Tight end Tony Scheffler, who played at Western Michigan, came to the Lions from the Broncos in a trade. (Daniel Mears / Detroit News)
Allen Park — Jim Schwartz wouldn’t go there.
Pressed for reasons why veteran tight end Tony Scheffler was cut after he was medically cleared to play Tuesday, Schwartz wouldn’t blame it on his history of concussions or a decline in productivity since he suffered a worrisome head injury against Chicago in 2011.
“I wouldn’t pin it on that,” Schwartz said. “I think he’s been a good player over the course of his career. We wish him the very best and appreciate all he’s done for us.”
Scheffler suffered his third head injury in four seasons in Week 5 at Green Bay. He missed the next two games and was cleared to resume practice Tuesday. Instead, he was summoned to general manager Martin Mayhew’s office and told he’d been released.
“They are all difficult decisions,” Schwartz said. “But where we are with the offensive line, we had a couple of guys not finish the game and we needed to sign another guy. We had played the previous two games without Scheff, so we had a plan for being able to deal with that in the short term.”
Scheffler’s roster spot was taken by veteran offensive tackle Barry Richardson.
“It’s very difficult,” Schwartz said. “He’s been a very productive player for us. He’s made a lot of big plays for us. But we have to move on.”
Scheffler caught six touchdown passes in 2011, four after he was rushed to the hospital after a helmet-to-helmet collision against the Bears. Still, his production gradually declined. He wasn’t as fearless going across the middle, short-arming passes, and his target-to-catch ratio grew steadily worse.
Last season, with the Lions woefully undermanned at receiver because of injuries and the defection of Titus Young, Scheffler was targeted 84 times — and caught 42.
He probably could sense the writing was on the wall when his playing time was severely limited through the exhibition season and undrafted rookie Joseph Fauria started to emerge as a preferred red zone target.
Scheffler even joked this season about Fauria not only taking his playing time but stealing his touchdown dances. To his credit, Scheffler remained a professional, hard-working presence on and off the field.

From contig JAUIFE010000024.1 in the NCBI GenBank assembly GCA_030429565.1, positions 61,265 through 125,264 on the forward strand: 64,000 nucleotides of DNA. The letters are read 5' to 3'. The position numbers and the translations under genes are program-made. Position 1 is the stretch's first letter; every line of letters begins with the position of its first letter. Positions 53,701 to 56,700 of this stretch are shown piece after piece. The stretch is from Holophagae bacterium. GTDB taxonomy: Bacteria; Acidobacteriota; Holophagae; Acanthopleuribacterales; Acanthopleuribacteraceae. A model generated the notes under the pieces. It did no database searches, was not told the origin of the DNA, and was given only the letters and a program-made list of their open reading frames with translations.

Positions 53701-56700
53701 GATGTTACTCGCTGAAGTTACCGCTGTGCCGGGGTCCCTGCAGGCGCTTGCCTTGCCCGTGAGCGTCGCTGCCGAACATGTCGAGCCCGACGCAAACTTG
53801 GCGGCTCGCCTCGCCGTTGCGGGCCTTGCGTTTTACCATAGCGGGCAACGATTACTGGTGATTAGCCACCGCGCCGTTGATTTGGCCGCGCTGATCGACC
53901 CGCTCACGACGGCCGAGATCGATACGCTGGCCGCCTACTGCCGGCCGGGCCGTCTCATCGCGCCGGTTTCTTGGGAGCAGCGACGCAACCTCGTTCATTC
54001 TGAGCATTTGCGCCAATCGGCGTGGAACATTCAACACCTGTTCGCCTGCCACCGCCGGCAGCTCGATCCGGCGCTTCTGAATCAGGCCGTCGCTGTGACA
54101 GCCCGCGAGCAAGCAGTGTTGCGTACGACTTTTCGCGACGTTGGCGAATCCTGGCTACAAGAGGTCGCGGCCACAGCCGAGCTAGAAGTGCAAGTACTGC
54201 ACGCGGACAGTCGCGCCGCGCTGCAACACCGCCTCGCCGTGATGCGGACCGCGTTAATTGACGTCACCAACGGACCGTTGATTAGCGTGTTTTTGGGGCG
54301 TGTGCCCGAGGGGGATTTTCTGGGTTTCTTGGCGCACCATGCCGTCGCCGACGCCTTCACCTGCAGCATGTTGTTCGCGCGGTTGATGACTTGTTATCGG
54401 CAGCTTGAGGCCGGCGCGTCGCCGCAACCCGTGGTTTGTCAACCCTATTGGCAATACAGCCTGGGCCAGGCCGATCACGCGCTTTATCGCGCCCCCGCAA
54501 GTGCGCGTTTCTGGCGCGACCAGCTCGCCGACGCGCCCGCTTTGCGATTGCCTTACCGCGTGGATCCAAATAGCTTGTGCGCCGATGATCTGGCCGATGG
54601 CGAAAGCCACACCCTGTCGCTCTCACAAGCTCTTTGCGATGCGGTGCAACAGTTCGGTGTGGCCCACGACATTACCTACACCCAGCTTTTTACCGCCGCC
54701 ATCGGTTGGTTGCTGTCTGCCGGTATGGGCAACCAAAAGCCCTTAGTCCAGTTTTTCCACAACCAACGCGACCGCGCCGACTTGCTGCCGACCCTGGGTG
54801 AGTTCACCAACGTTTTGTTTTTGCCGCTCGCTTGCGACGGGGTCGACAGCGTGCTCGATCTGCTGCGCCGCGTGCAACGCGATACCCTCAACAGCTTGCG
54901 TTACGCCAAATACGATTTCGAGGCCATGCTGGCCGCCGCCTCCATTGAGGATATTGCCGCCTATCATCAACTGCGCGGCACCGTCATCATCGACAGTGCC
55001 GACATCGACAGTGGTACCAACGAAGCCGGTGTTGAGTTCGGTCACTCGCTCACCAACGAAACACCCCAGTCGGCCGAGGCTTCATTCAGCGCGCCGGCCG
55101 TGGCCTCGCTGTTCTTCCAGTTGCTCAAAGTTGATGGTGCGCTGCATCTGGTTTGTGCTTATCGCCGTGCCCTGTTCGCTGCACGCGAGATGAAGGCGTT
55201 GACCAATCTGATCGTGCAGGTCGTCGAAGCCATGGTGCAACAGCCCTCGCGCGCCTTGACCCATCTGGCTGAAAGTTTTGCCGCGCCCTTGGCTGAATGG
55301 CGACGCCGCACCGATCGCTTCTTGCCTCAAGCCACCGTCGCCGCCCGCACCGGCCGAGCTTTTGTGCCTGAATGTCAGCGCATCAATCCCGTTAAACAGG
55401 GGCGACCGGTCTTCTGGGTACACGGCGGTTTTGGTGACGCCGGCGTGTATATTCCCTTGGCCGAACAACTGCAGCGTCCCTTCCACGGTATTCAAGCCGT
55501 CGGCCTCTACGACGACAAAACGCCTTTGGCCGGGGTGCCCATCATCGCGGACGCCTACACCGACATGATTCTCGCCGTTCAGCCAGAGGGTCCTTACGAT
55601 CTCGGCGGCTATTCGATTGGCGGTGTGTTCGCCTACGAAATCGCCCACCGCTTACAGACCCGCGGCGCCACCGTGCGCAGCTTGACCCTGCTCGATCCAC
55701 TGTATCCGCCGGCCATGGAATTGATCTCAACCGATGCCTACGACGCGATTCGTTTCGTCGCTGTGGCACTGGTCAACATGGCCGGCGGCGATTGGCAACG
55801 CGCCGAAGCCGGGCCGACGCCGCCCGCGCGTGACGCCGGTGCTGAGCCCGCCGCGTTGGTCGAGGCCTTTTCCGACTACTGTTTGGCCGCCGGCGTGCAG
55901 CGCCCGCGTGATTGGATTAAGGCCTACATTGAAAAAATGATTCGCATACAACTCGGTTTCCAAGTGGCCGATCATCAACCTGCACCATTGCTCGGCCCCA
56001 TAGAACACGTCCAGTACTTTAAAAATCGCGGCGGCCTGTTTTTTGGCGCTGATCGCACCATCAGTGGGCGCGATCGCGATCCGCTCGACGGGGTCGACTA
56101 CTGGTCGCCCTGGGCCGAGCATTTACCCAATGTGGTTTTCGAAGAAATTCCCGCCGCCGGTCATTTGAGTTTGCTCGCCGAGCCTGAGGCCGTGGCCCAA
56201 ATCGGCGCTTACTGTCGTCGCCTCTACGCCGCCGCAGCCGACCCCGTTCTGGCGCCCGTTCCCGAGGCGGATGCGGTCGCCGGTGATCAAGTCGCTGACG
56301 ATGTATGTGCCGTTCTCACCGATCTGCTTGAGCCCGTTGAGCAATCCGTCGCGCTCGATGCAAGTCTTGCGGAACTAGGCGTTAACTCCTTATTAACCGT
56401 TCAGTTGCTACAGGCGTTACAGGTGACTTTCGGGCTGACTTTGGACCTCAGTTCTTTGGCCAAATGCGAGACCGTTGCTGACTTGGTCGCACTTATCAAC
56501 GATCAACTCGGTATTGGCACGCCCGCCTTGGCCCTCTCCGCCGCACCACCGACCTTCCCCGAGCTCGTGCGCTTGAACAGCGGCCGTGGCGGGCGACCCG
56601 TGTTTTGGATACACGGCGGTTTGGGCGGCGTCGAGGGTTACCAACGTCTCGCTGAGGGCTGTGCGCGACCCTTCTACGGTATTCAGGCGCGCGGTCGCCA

“It’s that I am happy to be here,” he said, explaining his mind-set. “I’m from Michigan. I grew up here, grew up as a Lions fan. I am happy to be part of this organization. So whatever role I’m asked to do, I am going to be happy doing it.”
Fauria and starting tight end Brandon Pettigrew said they were surprised by the team’s decision to release Scheffler.
“It’s just part of the business,” Pettigrew said. “He’s fine. I haven’t really talked to him too much. I imagine he’s been busy. I didn’t want to bug him.”
Pettigrew and Fauria are the only tight ends on 53-man roster. Typically they carry, and use, three.
“We had more two tight-end packages so we’re a little limited,” Schwartz said. “But we’re using more two-back packages and that’s picked up some of it. We are using some three-receiver sets, as well. So we’re doing it in a little different way.”
Calls and e-mails to Scheffler’s agent, Bus Cook, were not immediately returned. This was the last year of Scheffler’s deal with the Lions and he will get the full $2.45 million he was owed.
“Hopefully he gets somewhere,” Pettigrew said. “I definitely learned a lot. He was just a good guy all around. He just brings a good aura, just that good personality. Not just to me, to everybody.”
There has been speculation the Bears could be interested in signing Scheffler, which would add to the drama Nov. 10 when Detroit travels to Chicago.